Grafting Bioactive Functionalities onto Scaffolds Protein-protein Interaction-inhibiting b-Peptides

Protein p53 is a transcriptional activator critical for stress-induced cell cycle arrest and apoptosis [222]. The overexpression of hDM2 in cancer cells results in unchecked cell growth [223], and is therefore an important target for anticancer therapy. The protein hDM2 inhibits p53 transcriptional activity by binding the p53 transactivation domain [224], exporting p53 from the nucleus [225], resulting in ubiquitination of p53 and subsequent degradation [226, 227]. The binding interface between p53 and hDM2 is well characterized. Three hydrophobic residues of the a-helical activation domain of p53 (F19, W23, L26) are key for hDM2 binding [228, 229]. a-Peptide inhibitors of hDM2 based on the a-helical activation domain of p53 have been reported to induce apoptosis in tumor cells overexpressing hDM2 in vivo [230].

The protein-protein interaction hDM2-p53 has been targeted by b-peptides [40-44]. Recapitulation of the three key hydrophobic side chains one turn apart

on a b-peptide 14-helix scaffold as shown to have good overlap with the p53 activation domain bioactive side chains as determined by computational methods (Fig. 8.17) [40]. The designed b-peptide, b53-1, adopted a 14-helix structure as determined by CD and NMR [40]. Fluorescence polarization studies showed that b53-1 bound directly to hDM2 with submicromolar affinity (KD = 368-583 nM), only 1.6-2.5-fold lower in affinity than an a-peptide analog of the p53 activation domain. b53-1 also competed with a p53-derived peptide for the hDM2 binding site, displacing the peptide with an IC50 of 94.5 G 4.4 mM [40]. b53-1 variants which displayed altered orientations ofb3-hPhe, b3-hTrp, and b3-hLeu side chains demonstrated the importance of these residues for binding affinity and specificity [40].

Combinatorial libraries of b-peptides have also been created to screen antagonists of the p53-hDM2 interaction [43, 44]. An efficient synthesis of a 14-helical b-peptide library on polystyrene macrobeads has been achieved using microwave irradiation, yielding an inhibitor containing cyclically-constrained residues with an IC50 of 250 mM [44]. Another library that was created using modified peptide synthesis solid phase protocols resulted in a b-peptide with an inhibitory potency nearly 8-fold greater than b53-1 [43].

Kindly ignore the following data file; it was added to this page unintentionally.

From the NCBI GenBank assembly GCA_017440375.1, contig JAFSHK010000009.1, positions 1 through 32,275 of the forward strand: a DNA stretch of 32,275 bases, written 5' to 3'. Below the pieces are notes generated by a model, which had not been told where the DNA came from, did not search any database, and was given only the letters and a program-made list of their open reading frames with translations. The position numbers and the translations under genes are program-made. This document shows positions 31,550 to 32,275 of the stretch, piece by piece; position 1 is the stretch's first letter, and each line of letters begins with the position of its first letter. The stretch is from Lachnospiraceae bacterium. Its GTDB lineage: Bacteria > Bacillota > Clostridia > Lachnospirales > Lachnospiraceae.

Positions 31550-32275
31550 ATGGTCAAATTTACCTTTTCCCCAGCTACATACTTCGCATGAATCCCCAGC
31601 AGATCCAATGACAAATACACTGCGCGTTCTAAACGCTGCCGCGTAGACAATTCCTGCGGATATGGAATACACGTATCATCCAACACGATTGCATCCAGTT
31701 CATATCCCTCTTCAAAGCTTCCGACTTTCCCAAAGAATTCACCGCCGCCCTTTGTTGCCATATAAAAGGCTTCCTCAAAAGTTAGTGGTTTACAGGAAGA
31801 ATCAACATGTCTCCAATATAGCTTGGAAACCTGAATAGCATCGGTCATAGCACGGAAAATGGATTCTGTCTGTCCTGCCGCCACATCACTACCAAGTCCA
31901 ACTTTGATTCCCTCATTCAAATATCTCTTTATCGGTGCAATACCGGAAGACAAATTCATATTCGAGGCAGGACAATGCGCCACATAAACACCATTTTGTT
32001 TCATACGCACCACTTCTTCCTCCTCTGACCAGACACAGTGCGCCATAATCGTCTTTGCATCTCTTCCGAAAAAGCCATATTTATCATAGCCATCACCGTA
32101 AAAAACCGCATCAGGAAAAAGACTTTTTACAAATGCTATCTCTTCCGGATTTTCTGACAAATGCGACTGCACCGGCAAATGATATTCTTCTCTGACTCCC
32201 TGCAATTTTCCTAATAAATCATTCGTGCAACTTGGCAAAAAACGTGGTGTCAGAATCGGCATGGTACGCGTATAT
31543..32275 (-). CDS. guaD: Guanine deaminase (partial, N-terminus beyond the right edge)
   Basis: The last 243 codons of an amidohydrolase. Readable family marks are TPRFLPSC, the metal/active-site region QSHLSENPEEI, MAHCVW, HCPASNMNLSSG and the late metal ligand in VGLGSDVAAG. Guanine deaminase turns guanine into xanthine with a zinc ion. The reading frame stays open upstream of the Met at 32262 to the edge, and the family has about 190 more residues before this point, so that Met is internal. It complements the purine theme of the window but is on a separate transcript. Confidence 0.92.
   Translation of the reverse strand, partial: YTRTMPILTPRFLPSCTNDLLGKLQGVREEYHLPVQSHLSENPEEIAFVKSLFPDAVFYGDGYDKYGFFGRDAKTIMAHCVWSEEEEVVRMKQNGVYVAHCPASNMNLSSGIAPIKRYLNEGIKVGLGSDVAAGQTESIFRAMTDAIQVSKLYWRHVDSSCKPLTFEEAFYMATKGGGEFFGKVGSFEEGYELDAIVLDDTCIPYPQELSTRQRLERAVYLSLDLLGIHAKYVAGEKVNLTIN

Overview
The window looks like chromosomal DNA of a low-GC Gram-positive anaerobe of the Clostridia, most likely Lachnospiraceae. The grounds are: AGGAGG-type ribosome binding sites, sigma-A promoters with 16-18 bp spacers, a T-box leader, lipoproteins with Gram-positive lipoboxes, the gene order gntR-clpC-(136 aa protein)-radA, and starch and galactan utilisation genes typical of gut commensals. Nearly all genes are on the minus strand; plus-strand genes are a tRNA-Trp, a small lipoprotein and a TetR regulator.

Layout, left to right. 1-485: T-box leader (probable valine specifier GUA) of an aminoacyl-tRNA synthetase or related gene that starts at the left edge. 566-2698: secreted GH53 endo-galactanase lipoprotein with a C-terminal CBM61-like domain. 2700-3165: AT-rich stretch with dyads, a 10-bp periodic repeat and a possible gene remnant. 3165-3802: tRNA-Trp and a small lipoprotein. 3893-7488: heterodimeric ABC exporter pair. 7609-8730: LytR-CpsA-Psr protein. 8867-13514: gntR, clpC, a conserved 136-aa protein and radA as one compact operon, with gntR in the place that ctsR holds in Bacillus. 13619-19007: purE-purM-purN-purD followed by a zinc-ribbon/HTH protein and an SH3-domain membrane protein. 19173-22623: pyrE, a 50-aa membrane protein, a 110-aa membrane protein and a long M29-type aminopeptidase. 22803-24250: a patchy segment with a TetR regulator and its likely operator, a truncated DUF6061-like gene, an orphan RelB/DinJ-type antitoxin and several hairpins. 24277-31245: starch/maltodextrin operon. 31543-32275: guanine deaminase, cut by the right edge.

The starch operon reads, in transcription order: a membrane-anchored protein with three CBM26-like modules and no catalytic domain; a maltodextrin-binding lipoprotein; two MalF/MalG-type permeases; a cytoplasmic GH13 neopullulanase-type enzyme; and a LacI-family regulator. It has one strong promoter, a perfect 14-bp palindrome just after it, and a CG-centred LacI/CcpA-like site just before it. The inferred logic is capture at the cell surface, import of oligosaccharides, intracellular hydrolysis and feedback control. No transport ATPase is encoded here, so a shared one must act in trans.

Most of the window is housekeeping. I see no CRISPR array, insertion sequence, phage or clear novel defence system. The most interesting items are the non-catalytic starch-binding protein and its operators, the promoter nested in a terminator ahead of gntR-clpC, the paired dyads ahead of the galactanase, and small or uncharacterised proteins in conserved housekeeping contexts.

14-Helical inhibitors have also been designed to target the N-terminal region of GP-41, a protein implicit to HIV viral fusion to host cell membranes [45]. Three residues comprising the WWI domain of the GP41 C terminus (Trp628, Trp631, and Ile635) were presented on short 14-helical scaffolds consisting of b3-amino acids (Fig. 8.18). Fluorescence polarization studies demonstrated four inhibitor designs that bound to a GP-41 based model peptide system with micromolar affinity (0.75-2.4 mM), which is comparable to the highest affinity a-peptide of similar size (1.2 mM). The inhibition was also specific for targeting GP41 over carbonic anhydrase II and calmodulin, two proteins that interact with hydrophobic helices. Inhibitor designs were shown to inhibit cell fusion in vivo, with EC50 values in the micromolar region (5.3-27 mM).

Human cytomegalvirus (HCMV) viral fusion and cell entry is another therapeutic target [231-233] that has been inhibited by b-peptides [49]. HCMV requires interaction between the helical components of two proteoglycans, gB and gH, which presumably bind one another through a coiled-coil [234]. 12-Helical b-peptides were designed to display a series of nonpolar side chains with a spacing similar to coiled coils to mimic the gB heptad and bind gH. Cell-based assays

showed that the b-peptide induced inhibition of HCMV with greater potency than the a-peptide model (IC50 = 30 mM) [49]. Protein-protein Interaction-inhibiting Peptoids

Using structure-based design, several peptoids were designed to target hDM2 [235]. Three peptoids designed to form a right-handed type-I polyproline helical conformation were found to weakly bind the N-terminal domain fragment of hDM2 (Fig. 8.19) [235]. Synthetic modifications to the side chains to enhance water solubility and improve hydrophobic and nonhydrophobic contacts resulted in a peptoid decamer with improved binding affinity that competed against a peptide analog of the N-terminal region of p53. The IC50 for the peptoid was only approximately 2-fold higher than the p53 peptide (6.6 mM versus 3 mM). However, hydrophobic peptoid side chains that mimicked the Phe, Trp, and Leu of p53 may not be limited to binding in the nonpolar cleft of hDM2 based on computer generated models [235]. Interestingly, achiral peptoid designs were found to bind hDM2 with higher affinity than helical peptoid designs, indicating that the helical sense may not be important for binding hDM2.

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